[19:55] God he recognizes that up till now he's not been able to get to them and he sees God has had other purposes for him up to this point and ironically his prayer is answered he does get to them but he gets to them in chains he gets to them with Roman guards because he has to go and meet Caesar not how he expected I don't suppose that prayer to be answered he is both strong because he sees that he is something to offer them he is gift spiritual teaching and learning and encouragement but he's also needy because he needs to be mutually encouraged by them great great great leadership so he goes to the Corinthian church and he says I come in weakness and fear and in much trembling so there's a vulnerability in his strength and a vulnerability that matches his humility that we need to stop giving the impression of spiritual invincibility we need to stop thinking that we've got all the answers or stop giving the impression that we have all the answers this is a dual where it's a corporate sense of mutual encouragement between leaders and people and you need to encourage your leaders as well as us encouraging you and being encouraged it's a kind of backward and forward thing together so let's stop pretending we're invincible and let's stop pretending that we don't need one another as Christians and then lastly we see about him and then I'll speak briefly about the loyalty his kingdom centered he's he recognizes that they have a calling they have a calling under Christ I'll say a little bit more about that again that there is a harvest that he's eager to preach the gospel that he's obligated to them all and he sees himself as part of the kingdom answer he's longing to be used in God's kingdom and his service so that's Paul okay briefly and finally we'll look at the laity what he says here really and explains about the Christian church of which we're a part as well I think sometimes maybe you want a how-to isn't it we all want a how-to we want to know the steps have been a better Christian what what can I get practically that will help me tomorrow when I go out of here and what we find often is that the Bible isn't like that it's it's not a it's not primarily a moral guidebook while it is that it's primarily is deeper than that it's more foundation it's not a how-to seven steps to eight things you should do nine things you should avoid eleven things you should practice it's not it's it's not a self-help book it's a book that introduces you to the living God and that's what Paul prioritizes here in the doctrine of salvation the first eleven chapters then he speaks about how you go and live your life and so I hope that you find the truth that you get through the word and through preaching it's something that you take as these people to enter their day-to-day living so that people a couple of things here very briefly first is they were saints okay they were saints grace and peace to you to called to be saints in verse seven he says okay these were ordinary people they were absolutely ordinary people he knew some of them and they were going about their everyday lives but they were saints so you could you could you could re translate this if you want to bring up and today I say to all those in Edinburgh and St. Columba's who are loved by God and called to be saints because it's the same truth for ourselves called to be saints could maybe it's not the best maybe not the best translation it could be you could it could be who are loved by God or beloved of God called comma saints it's not called sometime in the future to be saints or not called you'll be saints when you die or you'll get a sainthood one day but it's called and we're saints it could might be better translated saints by virtue of having been called so everyone who is a Christian is a saint that's what we believe that's what the Bible teaches all of us because being a saint simply means to be set aside set apart to serve and it's used 67 times in the New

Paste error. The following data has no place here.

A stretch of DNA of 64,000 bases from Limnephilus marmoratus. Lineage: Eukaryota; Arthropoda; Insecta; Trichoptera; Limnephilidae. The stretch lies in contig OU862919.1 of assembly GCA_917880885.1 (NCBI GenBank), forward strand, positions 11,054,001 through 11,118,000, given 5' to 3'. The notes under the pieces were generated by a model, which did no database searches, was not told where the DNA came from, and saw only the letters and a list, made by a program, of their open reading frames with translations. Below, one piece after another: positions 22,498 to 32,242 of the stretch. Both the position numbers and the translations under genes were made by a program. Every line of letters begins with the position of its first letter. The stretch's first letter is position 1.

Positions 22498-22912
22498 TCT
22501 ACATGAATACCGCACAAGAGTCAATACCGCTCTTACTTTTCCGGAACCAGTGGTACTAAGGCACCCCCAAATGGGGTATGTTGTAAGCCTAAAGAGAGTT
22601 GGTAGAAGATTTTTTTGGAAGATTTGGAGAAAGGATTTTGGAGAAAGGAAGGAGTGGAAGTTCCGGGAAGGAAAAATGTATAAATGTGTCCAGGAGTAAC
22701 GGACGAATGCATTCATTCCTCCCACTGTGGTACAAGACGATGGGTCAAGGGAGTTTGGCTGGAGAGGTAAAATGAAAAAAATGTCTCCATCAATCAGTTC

[24:29] Testament this word and in all but one of its instances it's used in the plural so it's the church it's all the saints everyone's a Christian every believer you've been made holy by the blood of Jesus Christ and you're called to be holy to be set apart to serve in the same way that Paul speaks about it's bone marrow stuff again in other words and that's why he wants them to understand the doctrine of salvation in this book because it's so important to understand that we are saints that we are set apart you know it's not Saint Derek set apart and everyone else does their own thing now I'm sure Colombo was a gray guy but he's no saint compared with everyone else we're all the same together so you could be Saint Martha and you can be Saint Don and you can be Saint Annie and you can be Saint Neil we're all saints here together because we're all set apart we're all bought with a price we're all called to serve the Lord Jesus Christ so all the saints and that's very important beloved he says are loved by God now let's grasp that that God's love for you as a Christian it precedes it accompanies and it follows after your love for him you're engulfed in it before you were born as elect children your love by God is a purpose and a calling and a work for you to do how many was strong I think a lot of us struggle with that particular truth in Christ your loved you've always been loved you always will be loved how hard is it to understand that that circumstances will not make a difference to his commitment to you as a believer that he loves you and he continues to love you how much does it change the way we act when we know we're loved but accepted with adopted how much does it change our self-worth our security our stability our attitude to others when we know we're loved I got a book for Christmas called humans of New York I probably told you that already I don't read very much but when I read I enjoy them and this was a great book it's a book that is written by a guy who has gone out and interviewed lots of people in the streets of New York and a lot of them in their lives of it all kinds of difficulty and hardship many of them are dysfunctional in where they've arrived and 99% of them say well immediately almost in the first or second set sentence of their interview say that their parents didn't love them that they were rejected that they were thrown out or that they were abused or battered or whatever it happens to be because so much of our lives can be molded by that sense of not being loved as a child not belonging not being cared for and however that can manifest itself in our lives in Christ it can be redeemed and renewed and we can know that we are loved in this remarkable way so we're saints and then lastly we see that we're saints together we're saints together Paul makes that clear when he speaks to the church twice he says to all he says to all in